The fun and games don't last long, though. The boyfriend's father is understandably unhappy that a drunken, bellowing yeti in a monk's robe chopped his kid's hand off, and demands the church put Rasputin on trial. The landlord comes to his defense, citing the miracle he worked shortly before the impromptu amputation. The Church official is having none of it, saying that this is just one transgression among many and Rasputin's sins are too numerous and infamous to count. Rasputin blows them both off and basically tells the Church official overseeing the trial to take a flying fuck at a rolling doughnut on a gravel driveway, saying that he lives larger than life so that when he enters confession he may present God with sins worth forgiving, which is even more metal than you think when Lee says it.

While driving home from the trial in the landlord's wagon, Rasputin makes an impulsive turn on the road to take them to the capital. He enters the first pub he finds, and overhears a man bragging that his friend Dr. Zargo can out-drink anyone in the place, and there's cash in it for anyone who thinks otherwise. Cut to Zargo taking his last shot and passing out on the floor while Rasputin laughs, polishes off what looks to be about the twentieth bottle of wine on the table, and does a Russian folk dance that Lee probably learned one slow afternoon that he had off from killing Nazis.

During the cut between Rasputin accepting the drinking challenge and Zargo's liver turning in its resignation, we were introduced to Sonya, a lady-in-waiting to the Tzarina, and her boyfriend Peter. They were at a fancy ball at the palace, but decided it was lame and went to find adventure in a drinking establishment of ill repute. It is Sonya's bad luck to laugh at Rasputin's exuberant cutting of a very rustic rug and draw the ire of the massive marauding monk, who demands an apology. When she refuses, he hypnotizes her ass and makes her walk across town to apologize in person and out of clothes in the apartment he started sharing with Zargo after he carried the inebriated physician home from the pub.

At first he's satisfied to slap her around a little, but when he discovers that she has a high place in the royal court, the wheels start turning. He commands Sonya to engineer a little accident for the young prince and then casually mention that she knows this totally awesome faith healer who can make everything all better. Soon Rasputin has been given a mansion near the capital so he can be close at hand for all the Tzarina's snake oil needs. As we all know, things get a little out of hand from here on in.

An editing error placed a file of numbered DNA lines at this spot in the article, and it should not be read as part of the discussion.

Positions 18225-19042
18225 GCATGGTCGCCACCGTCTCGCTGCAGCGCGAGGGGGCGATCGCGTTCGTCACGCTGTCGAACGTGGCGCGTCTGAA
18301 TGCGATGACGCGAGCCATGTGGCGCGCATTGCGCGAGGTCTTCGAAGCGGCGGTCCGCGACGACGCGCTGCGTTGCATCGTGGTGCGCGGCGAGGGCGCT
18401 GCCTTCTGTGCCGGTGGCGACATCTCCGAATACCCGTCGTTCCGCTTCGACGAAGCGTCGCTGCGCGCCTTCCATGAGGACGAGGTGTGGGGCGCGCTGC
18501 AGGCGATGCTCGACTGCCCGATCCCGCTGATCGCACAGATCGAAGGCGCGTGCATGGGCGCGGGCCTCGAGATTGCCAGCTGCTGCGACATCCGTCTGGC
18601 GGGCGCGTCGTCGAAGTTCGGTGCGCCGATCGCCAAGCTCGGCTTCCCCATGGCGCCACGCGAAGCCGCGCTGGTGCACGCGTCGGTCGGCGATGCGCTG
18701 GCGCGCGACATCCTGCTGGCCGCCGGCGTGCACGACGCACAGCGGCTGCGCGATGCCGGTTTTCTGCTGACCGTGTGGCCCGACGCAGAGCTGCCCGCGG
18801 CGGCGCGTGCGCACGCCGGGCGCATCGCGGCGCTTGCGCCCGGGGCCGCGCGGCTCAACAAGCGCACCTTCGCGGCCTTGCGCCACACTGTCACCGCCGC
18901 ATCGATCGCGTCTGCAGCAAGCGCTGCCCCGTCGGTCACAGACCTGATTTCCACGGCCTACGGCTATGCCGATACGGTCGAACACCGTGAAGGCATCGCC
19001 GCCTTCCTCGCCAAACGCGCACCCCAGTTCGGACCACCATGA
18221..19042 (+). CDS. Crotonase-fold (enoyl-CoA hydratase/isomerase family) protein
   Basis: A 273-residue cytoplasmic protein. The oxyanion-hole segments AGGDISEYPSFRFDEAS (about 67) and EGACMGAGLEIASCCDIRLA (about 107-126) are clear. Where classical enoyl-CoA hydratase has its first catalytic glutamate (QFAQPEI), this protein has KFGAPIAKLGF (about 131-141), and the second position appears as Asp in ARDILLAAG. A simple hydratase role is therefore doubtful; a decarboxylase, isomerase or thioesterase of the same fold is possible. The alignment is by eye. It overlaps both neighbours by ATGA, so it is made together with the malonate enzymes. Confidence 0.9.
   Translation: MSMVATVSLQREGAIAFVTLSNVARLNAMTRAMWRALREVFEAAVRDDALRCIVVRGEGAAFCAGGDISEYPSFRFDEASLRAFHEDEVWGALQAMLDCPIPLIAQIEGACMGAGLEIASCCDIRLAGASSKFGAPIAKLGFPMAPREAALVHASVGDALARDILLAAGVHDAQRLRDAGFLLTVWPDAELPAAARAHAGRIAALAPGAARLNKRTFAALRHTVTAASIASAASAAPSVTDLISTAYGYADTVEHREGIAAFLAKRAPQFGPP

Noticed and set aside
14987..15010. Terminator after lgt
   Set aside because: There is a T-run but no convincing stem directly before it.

I'm not a great scholar of Russian history in general or Rasputin in particular (something I should really rectify, what little I do know is pretty damn interesting), but even I know that this is very loosely based on actual events. For one thing, the real Rasputin could no more heal people by the laying on of hands than could any other faith healer quack in the history of humanity, much less send out hypnotic signals across an entire city to command young women to do his bidding! Beyond that, the account of the events leading up to the assassination were given by one Prince Yusupov, who was still alive when the movie was made, so they gave his part in the events to a fictional character named Ivan. The final assassination in the movie was not nearly as spectacular as the stories would have you believe, which is a little surprising considering how unafraid this movie is to be dark and gruesome. The hand chopping is pretty rough for its time, to be sure, but the scene I'm specifically thinking of here is shortly after Rasputin loses interest in Sonya and commands her to kill herself. Peter runs to her rooms to rescue her and shoulders his way through the locked door only to trip and land on top of her cooling corpse. Even though it's not a very visually grotesque scene, the idea of seeing someone trying to rescue their lover and instead doing a face plant on their dead body strikes me as pretty strong stuff.

And finally, of course, there's just no way the real Rasputin was as awesome as Christopher Lee. Wicker Man is without a doubt my favorite movie Lee was in, and indeed one of my favorite movies ever, period. This, however is probably my favorite of all Lee's performances I've seen. It is perhaps telling that neither the writer nor director of Rasputin the Mad Monk had much of anything to do with Lee's most well-known role, Count Dracula. Writer Hinds worked on the debut feature, Horror of Dracula, and although he wrote several of the later, better Lee-free sequels, never again wrote any of that dialogue which Lee famously refused to say. Director Sharp had nary a bloodsucker to be seen on his CV. I would imagine the makers of even the best Dracula sequels saw this movie and said, “Son of a bitch, how come we couldn't get him to do that!?” Lee's Rasputin is by turns funny, charming, and absolutely terrifying, sometimes all at the same time. He would have Dracula coming to heel like a scared puppy. 

Ra-ra-Rasputin, indeed.

Be sure to check out the other reviews in this Christopher Lee tribute roundtable by my fellow agents in the Department of Ungentlemanly Reviewing.

Checkpoint Telstar: The Gorgon 
Micro-Brewed Reviews: The Devil Rides Out